The Duel
by Eric J. Krause

The two master mages stared at each other, neither willing to give an inch. Their kings' armies clashed below in the valley, but the battle would be won and lost here on the mountaintops.

Power flowed from both. Each controlled a unique discipline, one not shared even with their most prized apprentices, and neither would tip their hand too soon. Both wove classic webs of magic with precise perfection, and that's how the majority of the war was waged.

Without a proper cue to commence, energy rained down on both combatants, enough to raze a small village. Neither so much as flinched. Kept to a strictly generic set of rules, this would prove to be a war of attrition rather than one with a knock-out punch. Once they realized this, that they were as evenly matched as could be, both fell back to their secrets.

The Master of Sunlight tore a hole through the smoke and haze, clearing a straight path for his magical life force to reach him. Once the power of the sun burst through, he readied a spell which would obliterate his opponent off the face of this world and any others he might hope to land on. Success, for him, his army, and his king would have followed if he hadn't hesitated that split second. The flash of crimson on the other mage froze his thoughts. A jab of pain deep in his skull drew forth a staggering fog, and then he felt nothing ever again.

The Blood Mage laughed, which was more of a wheezing sputter. His army took control in the valley below, and his king would enjoy the spoils of war that very night. He hoped his favorite apprentice could decipher the first clue to the quest to discover the discipline of Blood Magic and its almost limitless power.

As his life force bled out, he realized how limiting the magic really was. The most powerful, unstoppable spells could only be accessed by slitting ones own throat. It was a total victory, but with the cost of the Blood Mage's life.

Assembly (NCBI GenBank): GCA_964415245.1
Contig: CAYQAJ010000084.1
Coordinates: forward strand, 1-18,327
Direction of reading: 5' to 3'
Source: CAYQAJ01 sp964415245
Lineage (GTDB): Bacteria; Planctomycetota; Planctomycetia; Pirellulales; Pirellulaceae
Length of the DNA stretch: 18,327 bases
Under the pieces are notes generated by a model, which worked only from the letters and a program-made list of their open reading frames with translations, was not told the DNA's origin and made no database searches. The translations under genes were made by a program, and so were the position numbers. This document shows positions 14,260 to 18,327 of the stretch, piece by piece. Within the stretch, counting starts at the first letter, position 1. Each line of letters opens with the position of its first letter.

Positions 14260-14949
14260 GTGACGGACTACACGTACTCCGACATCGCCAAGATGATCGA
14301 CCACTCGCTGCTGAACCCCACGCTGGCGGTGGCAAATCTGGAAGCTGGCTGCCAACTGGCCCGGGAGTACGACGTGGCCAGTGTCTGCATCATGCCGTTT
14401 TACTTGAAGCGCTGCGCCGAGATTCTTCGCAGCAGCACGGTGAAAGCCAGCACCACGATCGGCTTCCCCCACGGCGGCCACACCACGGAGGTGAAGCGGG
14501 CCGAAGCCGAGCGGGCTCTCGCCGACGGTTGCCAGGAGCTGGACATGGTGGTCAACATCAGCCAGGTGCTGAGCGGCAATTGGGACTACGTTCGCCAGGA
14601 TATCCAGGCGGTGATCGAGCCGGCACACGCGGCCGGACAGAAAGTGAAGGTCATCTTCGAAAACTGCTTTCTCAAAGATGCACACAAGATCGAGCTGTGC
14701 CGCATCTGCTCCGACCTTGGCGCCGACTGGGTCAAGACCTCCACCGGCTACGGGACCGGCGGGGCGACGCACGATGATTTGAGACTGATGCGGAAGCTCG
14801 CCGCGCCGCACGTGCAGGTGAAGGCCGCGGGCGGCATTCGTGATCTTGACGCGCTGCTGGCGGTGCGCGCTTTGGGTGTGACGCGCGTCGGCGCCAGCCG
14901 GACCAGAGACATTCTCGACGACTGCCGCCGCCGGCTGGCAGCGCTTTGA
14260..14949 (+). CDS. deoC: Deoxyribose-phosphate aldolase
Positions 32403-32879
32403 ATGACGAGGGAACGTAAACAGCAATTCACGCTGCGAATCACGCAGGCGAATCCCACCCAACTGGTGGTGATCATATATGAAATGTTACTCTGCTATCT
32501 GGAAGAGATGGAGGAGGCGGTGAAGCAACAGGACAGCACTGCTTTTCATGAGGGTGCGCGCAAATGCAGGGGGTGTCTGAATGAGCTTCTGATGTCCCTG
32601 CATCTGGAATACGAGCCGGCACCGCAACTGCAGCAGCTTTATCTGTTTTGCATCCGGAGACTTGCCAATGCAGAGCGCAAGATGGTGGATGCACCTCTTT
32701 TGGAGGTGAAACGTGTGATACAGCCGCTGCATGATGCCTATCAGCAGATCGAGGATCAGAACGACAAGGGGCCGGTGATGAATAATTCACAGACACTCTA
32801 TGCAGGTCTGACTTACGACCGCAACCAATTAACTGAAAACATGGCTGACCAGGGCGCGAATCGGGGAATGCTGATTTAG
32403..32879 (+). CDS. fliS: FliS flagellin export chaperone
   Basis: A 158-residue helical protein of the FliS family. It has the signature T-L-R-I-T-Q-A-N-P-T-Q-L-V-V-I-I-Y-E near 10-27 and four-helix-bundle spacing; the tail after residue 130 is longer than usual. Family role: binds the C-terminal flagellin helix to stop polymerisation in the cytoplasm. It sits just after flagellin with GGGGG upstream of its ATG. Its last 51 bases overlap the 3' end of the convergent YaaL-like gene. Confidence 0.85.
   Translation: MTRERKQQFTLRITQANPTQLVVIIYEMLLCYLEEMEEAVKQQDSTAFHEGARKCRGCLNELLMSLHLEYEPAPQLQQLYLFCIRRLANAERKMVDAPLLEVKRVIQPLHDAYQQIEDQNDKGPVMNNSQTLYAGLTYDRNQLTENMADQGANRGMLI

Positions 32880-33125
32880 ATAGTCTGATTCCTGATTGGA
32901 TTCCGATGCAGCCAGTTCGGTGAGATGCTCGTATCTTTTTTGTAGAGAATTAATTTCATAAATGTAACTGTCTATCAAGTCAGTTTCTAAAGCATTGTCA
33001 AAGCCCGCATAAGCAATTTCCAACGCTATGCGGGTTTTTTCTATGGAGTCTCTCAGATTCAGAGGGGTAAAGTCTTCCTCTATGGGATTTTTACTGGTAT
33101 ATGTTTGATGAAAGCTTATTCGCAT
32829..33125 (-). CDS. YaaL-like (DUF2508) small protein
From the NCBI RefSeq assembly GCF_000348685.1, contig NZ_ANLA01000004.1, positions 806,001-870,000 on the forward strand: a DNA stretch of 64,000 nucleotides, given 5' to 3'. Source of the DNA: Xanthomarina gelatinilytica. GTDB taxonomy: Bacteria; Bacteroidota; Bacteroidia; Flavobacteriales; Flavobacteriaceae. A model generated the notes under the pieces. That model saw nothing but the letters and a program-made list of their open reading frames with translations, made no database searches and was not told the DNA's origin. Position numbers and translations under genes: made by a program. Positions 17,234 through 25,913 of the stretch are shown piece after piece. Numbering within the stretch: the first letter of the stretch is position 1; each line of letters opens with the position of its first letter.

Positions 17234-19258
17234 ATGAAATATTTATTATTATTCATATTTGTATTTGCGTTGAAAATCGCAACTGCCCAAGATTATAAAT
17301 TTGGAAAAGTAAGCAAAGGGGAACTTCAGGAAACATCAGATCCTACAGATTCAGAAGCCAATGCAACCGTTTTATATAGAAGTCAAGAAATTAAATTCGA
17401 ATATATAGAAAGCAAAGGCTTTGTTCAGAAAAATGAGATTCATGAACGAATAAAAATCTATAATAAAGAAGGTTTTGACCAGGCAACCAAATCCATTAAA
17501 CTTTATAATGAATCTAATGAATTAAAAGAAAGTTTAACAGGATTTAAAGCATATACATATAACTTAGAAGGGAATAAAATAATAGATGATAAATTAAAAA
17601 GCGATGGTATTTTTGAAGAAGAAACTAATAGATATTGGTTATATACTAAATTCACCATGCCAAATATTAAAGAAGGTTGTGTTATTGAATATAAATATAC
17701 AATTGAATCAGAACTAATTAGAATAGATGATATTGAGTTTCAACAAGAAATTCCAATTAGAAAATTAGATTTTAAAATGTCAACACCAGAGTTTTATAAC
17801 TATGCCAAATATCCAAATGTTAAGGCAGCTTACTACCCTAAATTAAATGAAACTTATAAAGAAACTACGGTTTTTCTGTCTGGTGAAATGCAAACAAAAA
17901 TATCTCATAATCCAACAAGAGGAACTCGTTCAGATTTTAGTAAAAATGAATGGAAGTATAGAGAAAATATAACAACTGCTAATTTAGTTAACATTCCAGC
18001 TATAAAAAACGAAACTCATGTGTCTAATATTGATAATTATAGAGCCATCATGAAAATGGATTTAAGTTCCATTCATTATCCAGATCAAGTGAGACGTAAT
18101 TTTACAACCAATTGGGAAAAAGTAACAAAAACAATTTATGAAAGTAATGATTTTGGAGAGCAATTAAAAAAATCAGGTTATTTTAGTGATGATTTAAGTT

The SFWA Controversy and the Disgusting Internet Culture

So this whole SFWA thing is a mess. Yes, I know I'm a week or so late on this, but hang with me; my points about what this has stirred up are and will continue to be valid. (If you're not sure what I'm talking about, simply Google "SFWA" and scroll down a bit. Depending on when you're reading this, you probably won't have to even leave the first page.) To be honest, I've basically just skimmed the situation, so I'm likely missing some points, but, again, hang with me; I'm more worried about the Internet Culture than the SFWA. First, though, I'll give my view on the inciting incident.

Truth be told, the controversy that sparked the outrage didn't land much on my radar. Yes, the conversation and subsequent bikini chain mail cover were both in poor taste. I'm not a member of the SFWA, so I don't have much insight into the group, but from what I've seen online (twitter, blog posts, etc.), it was a bad choice by an editor (or editors) who should have known better than to print these. The two dinosaurs who made the comments, from what I heard, didn't really know they were in the wrong - too many years of yes men and women parroting their points of view. Does it make it right? No, of course not. But my hope is that the current leadership, which looks to be rightfully offended by what has happened in their own organization, will clean this up and make not only a stronger SFWA (which, since I'm not a member, doesn't really matter to me one way or another other than it's always good to have people treated with respect), and, more importantly, a stronger, friendlier, and more respectful writing community as a whole.